...for the enjoyment
and passion of words,
thoughts, and disiplines.
Paul Calle
Born: March 3, 1928, Manhattan, New York, USA
Died: December 30, 2010 (aged 82), Stamford, Connecticut, USA
Family: Mr. Calle’s wife, the former Olga Wyhowanec, whom he married in 1951, died in 2003. Besides his son Chris, he is survived by another son, Paul P., a veterinarian at the Bronx Zoo; a daughter, Claudia Calle Beal; and six grandchildren.
He was an American artist who was best known for the designs he created for postage stamps, including 40 that were released by the United States Postal Service, and others for stamps issued by the Federated States of Micronesia, the Marshall Islands, Sweden and the United Nations. The sole artist hired by NASA to cover the Apollo 11 astronauts up close, Calle designed the 10-cent stamp that commemorated the first manned moon landing; it depicted an astronaut stepping onto the moon from the lunar module, with the Earth visible over the moon's horizon.
Calle produced dozens of postage stamp designs, featuring such individuals as Douglas MacArthur and Robert Frost. He also produced Western-themed artworks that have been shown at the National Cowboy & Western Heritage Museum, as well as a 1981 stamp honoring Frederic Remington. His depictions of the American West have been included in the collections of the Gilcrease Museum in Tulsa, Oklahoma and at the Booth Western Art Museum in Cartersville, Georgia.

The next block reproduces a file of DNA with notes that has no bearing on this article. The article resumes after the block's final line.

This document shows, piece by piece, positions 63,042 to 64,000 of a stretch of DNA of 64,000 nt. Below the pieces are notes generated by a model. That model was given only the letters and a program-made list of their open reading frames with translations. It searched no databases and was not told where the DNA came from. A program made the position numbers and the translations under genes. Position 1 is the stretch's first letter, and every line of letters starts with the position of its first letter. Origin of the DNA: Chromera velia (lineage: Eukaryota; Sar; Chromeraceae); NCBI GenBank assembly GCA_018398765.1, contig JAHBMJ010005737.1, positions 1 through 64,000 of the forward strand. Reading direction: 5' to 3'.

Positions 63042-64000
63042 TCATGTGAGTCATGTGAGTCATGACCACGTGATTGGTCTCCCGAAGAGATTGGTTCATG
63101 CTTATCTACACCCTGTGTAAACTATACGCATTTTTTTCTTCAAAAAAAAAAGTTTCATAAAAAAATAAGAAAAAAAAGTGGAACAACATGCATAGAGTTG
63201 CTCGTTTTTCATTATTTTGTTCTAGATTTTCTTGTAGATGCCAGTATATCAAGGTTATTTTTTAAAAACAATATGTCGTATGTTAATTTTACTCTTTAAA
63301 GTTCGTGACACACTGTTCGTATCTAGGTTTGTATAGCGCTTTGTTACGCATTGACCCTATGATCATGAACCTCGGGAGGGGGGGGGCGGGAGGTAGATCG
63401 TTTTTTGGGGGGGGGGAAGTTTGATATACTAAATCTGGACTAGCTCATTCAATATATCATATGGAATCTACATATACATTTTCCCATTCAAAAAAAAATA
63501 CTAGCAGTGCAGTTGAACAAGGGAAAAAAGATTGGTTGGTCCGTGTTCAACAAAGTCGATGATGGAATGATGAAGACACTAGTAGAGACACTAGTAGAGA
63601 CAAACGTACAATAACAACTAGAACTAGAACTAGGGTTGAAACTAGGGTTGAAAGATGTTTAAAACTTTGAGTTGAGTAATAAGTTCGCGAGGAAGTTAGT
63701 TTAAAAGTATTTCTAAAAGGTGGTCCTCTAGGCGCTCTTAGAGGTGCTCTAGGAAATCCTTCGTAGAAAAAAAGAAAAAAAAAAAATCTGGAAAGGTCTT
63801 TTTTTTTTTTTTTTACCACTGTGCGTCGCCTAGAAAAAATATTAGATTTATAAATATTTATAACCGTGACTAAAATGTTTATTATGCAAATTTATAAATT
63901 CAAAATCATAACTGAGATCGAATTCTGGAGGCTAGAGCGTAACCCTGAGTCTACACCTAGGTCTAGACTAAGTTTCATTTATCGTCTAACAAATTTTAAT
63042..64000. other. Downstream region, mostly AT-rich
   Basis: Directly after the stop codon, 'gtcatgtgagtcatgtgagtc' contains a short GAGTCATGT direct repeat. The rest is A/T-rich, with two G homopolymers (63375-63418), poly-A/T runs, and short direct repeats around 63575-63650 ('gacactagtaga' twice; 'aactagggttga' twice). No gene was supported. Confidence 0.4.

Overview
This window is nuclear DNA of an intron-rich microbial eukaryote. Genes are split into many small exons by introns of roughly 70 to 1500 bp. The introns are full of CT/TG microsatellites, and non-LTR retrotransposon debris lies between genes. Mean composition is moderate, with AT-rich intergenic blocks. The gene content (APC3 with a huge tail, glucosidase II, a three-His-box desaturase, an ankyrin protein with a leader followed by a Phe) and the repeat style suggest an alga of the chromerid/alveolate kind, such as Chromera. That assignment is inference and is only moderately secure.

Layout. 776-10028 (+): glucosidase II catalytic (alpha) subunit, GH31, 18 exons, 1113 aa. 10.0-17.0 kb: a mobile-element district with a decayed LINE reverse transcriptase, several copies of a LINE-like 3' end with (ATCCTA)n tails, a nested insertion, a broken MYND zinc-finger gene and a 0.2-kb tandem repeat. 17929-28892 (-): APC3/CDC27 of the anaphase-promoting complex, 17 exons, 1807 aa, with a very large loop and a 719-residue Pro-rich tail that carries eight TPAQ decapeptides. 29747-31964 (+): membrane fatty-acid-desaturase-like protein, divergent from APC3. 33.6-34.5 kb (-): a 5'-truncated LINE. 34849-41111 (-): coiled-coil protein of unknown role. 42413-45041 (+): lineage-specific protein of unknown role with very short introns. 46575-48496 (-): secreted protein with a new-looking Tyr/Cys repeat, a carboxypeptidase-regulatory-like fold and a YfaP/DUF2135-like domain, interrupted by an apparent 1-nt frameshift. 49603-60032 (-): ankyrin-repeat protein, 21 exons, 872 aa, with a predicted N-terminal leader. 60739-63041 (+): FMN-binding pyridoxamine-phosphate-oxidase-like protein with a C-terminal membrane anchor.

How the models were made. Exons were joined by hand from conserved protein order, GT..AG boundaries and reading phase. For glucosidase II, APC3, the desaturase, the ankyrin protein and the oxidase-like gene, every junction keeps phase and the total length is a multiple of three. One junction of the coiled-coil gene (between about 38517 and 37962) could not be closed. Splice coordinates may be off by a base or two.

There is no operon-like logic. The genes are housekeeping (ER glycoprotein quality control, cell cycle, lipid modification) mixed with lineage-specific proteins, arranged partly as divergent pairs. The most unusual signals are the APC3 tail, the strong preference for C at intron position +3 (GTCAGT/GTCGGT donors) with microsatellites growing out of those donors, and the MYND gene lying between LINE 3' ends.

The 10-cent Robert Frost commemorative stamp was first placed on sale at Derry, New Hampshire, on March 26, 1974. This was the fourth in the American Poet Series.
    Robert Frost (1894-1963) was a famous American poet. The place of issue for the stamp is the location at which Frost spent some of his formative years as a budding poet.
    The stamp was designed by Paul Calle and was issued in sheets of fifty, with an initial printing of 150 million.
left: Paul Calle's "First Man On The Moon" US10-cent postage stamp issued on September 9, 1969.

Below: First Day of Issue card, Scott C76, signed by Paul Calle
Paul Calle